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State v. Semallie

Court of Appeals of Arizona, First Division, Department C

August 13, 2013


Not for Publication – Rule 111, Rules of the Arizona Supreme Court

Appeal from the Superior Court in Maricopa County Cause No. CR2011-137321-001 The Honorable Robert L. Gottsfield, Judge.

Thomas C. Horne, Attorney General Phoenix By Joseph T. Maziarz, Chief Counsel Criminal Appeals Section Attorneys for Appellee.

James J. Haas, Maricopa County Public Defender Phoenix By Louise Stark, Deputy Public Defender Attorneys for Appellant.



¶1 This appeal is filed in accordance with Anders v. California, 386 U.S. 738 (1967) and State v. Leon, 104 Ariz. 297, 451 P.2d 878 (1969) . Counsel for Sean Ray Semallie asks this Court to search the record for fundamental error. Semallie was given an opportunity to file a supplemental brief in propria persona. Semallie has not done so although he has requested counsel raise three issues in this appeal. After reviewing the record, we affirm Semallie's conviction and sentence for aggravated assault, a class five felony.


¶2 We view the facts in the light most favorable to sustaining the trial court's judgment and resolve all reasonable inferences against Semallie. State v. Fontes, 195 Ariz. 229, 230, 2, 986 P.2d 897, 898 (App. 1998).

¶3 On July 19, 2011, the general manager of a motel observed Semallie and another individual swimming naked in the pool after receiving a complaint from a guest. The manager told them to leave the pool because some of the motel's guests included children. The men seemed intoxicated and began "cursing and slurring." When they returned to their room, one of the men called the front desk making slurs and requesting new sheets. The manager took the new sheets to the room, and Semallie answered the door. Semallie cursed and slurred at the manager, took the sheets the manager gave him, hit the manager on the arm twice, and slammed the door in his face. The manager then told the men through the closed door that he was calling the police "to get you out of here."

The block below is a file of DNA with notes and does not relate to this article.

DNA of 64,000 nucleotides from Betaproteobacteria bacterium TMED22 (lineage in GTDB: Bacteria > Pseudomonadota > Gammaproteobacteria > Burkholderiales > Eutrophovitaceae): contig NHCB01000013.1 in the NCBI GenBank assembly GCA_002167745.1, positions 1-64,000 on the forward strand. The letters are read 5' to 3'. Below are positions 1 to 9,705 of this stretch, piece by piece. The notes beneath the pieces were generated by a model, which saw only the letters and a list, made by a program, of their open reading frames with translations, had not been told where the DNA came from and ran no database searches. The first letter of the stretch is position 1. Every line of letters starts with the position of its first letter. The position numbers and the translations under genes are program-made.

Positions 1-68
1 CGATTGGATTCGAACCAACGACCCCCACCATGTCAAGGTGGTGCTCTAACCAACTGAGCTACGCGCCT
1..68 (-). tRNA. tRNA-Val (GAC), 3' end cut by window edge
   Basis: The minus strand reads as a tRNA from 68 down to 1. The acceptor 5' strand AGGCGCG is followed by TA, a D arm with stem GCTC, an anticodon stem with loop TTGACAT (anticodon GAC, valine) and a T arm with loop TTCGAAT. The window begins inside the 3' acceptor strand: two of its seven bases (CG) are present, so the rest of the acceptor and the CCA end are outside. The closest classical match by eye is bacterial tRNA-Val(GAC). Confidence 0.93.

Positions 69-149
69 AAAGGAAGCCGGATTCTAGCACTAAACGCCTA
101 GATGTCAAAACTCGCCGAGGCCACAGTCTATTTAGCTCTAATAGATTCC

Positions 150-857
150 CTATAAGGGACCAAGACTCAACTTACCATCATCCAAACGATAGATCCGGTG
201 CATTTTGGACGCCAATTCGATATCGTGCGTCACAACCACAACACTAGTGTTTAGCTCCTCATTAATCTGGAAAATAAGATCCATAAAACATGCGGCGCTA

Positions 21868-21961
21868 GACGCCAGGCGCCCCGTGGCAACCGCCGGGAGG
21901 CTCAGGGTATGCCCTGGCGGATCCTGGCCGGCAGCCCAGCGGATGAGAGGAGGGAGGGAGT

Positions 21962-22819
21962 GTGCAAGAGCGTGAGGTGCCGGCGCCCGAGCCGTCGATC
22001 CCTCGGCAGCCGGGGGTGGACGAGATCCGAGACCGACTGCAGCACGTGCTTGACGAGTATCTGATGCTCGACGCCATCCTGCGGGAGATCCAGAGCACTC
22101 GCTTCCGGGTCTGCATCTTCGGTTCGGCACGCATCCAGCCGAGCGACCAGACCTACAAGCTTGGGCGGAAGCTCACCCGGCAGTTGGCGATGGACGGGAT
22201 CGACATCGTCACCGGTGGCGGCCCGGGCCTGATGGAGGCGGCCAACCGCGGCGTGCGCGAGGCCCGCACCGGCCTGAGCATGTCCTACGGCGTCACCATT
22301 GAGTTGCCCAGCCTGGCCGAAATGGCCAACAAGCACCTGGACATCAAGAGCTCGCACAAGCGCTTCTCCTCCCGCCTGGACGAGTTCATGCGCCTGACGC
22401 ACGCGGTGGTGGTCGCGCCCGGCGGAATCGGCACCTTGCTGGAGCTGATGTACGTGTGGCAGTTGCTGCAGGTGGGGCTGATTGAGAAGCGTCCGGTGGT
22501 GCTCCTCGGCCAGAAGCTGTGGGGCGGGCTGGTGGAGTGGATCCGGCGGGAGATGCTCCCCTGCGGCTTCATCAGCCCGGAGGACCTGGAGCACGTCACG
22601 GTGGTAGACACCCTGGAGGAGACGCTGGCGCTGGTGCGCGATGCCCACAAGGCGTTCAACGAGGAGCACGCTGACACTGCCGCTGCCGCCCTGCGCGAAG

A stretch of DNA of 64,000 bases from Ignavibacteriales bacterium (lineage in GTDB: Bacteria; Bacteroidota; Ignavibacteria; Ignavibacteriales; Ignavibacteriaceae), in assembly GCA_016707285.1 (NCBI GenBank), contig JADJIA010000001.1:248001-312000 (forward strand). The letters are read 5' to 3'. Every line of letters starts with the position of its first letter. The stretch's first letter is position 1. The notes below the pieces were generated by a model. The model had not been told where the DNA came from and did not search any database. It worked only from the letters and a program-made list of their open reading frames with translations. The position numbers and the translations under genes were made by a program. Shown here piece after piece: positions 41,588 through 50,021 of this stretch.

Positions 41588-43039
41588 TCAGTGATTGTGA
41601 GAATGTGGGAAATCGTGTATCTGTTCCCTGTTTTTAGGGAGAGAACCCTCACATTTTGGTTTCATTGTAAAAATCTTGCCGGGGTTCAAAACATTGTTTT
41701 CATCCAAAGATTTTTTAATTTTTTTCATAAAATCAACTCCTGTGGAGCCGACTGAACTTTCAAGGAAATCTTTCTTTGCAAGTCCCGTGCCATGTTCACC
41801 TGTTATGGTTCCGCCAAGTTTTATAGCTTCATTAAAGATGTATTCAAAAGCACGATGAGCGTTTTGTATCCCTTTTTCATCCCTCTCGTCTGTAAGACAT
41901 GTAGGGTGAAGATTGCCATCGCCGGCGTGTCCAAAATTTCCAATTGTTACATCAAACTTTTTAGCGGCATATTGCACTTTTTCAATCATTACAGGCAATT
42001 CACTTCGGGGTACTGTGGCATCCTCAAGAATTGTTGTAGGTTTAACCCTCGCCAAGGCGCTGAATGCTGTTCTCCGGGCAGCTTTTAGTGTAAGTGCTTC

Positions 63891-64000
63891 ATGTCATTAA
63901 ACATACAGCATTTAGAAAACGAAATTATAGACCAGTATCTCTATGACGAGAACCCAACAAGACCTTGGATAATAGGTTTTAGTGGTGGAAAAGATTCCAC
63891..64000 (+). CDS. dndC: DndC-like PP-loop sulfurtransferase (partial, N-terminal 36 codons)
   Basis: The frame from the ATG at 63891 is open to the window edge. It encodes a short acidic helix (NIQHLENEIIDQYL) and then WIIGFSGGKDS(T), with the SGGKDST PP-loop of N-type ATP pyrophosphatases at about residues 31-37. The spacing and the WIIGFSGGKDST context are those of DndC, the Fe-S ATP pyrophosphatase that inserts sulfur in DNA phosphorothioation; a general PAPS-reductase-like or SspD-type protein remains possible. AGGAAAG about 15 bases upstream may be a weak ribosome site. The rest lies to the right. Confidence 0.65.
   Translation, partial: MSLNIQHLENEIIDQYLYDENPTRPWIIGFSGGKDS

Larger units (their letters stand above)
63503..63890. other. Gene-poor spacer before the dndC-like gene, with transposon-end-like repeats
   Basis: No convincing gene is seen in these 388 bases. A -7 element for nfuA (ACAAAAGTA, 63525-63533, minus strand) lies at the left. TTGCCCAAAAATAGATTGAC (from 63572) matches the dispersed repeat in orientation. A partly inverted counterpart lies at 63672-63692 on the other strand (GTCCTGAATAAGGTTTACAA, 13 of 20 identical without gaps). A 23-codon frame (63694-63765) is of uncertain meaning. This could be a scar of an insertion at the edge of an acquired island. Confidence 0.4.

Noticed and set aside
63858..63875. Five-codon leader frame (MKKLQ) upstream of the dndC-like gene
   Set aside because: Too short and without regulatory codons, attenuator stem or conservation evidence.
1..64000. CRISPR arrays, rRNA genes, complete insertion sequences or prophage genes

¶4 When the officers arrived, the manager informed them of the situation and requested that they remove the men from the premises. The officers and the manager approached the room, knocked on the door, and announced their presence. When no one answered, the manager opened the door with a passkey and cut the security lock with bolt cutters. Inside, both men were still naked and refused to leave or get dressed. The officers then decided to arrest Semallie for assaulting the manager, and both officers had to restrain Semallie to put handcuffs on him. While Semallie was still in the room, the other individual spit at both officers, and the officers put a black spit mask[1] on him and handcuffed him. Two more officers arrived, took Semallie outside, and attempted to put shorts on him. When one of the officers stood after pulling up the shorts, Semallie spit in his face. The spit covered the officer's face, eyes, nose, and mouth, which was open at the time. The officer immediately used a wipe on his face to kill bacteria and other biohazardous material. Another officer put a spit mask on Semallie.

¶5 The State charged Semallie with aggravated assault for spitting on the officer, a class five felony, and assault for striking the manager, a class three misdemeanor. During trial, the State admitted pictures of the officers as they looked on that night, and a picture of the other individual in the spit mask. The officer Semallie spit on testified about the treatment he received to ensure he did not contract a disease. The officer received medical attention and treatment including "blood tests, some other preventative—antiseptic topical stuff that I had to use; and then, over the course of a year, I ha[d] to go back over different periods of time—for blood tests." These treatments affected his job, his life and his family. Semallie testified, in his own defense, that he did not spit on the officer, but he did admit to a prior felony conviction. At the close of the evidence, the trial court properly instructed the jury on the elements of the offense. The jury found Semallie guilty of the aggravated assault charge, but not guilty of the assault charge.

¶6The trial court conducted the sentencing hearing in compliance with Semallie's constitutional rights and Rule 26 of the Arizona Rules of Criminal Procedure. The court considered the physical and emotion toll on the victim, the egregiousness of the act, and Semallie's prior felony conviction, which he had admitted during his testimony. The court did not consider that Semallie was H.I.V. positive at the time of the act because the State had not shown proof beyond a preponderance of the evidence. The trial court sentenced Semallie to 3 years' imprisonment with credit for 183 days presentence incarceration.


¶7 We review Semallie's conviction and sentence for fundamental error. See State v. Gendron, 168 Ariz. 153, 155, 812 P.2d 626, 628 (1991). Counsel for Semallie has advised this Court that after a diligent search of the entire record, she has found no arguable question of law. However, Semallie has requested counsel raise three issues: insufficiency of the evidence; introduction of a photograph of his co-defendant who was not present for trial; and imposition of an aggravated sentence. We take each issue in turn and find no error.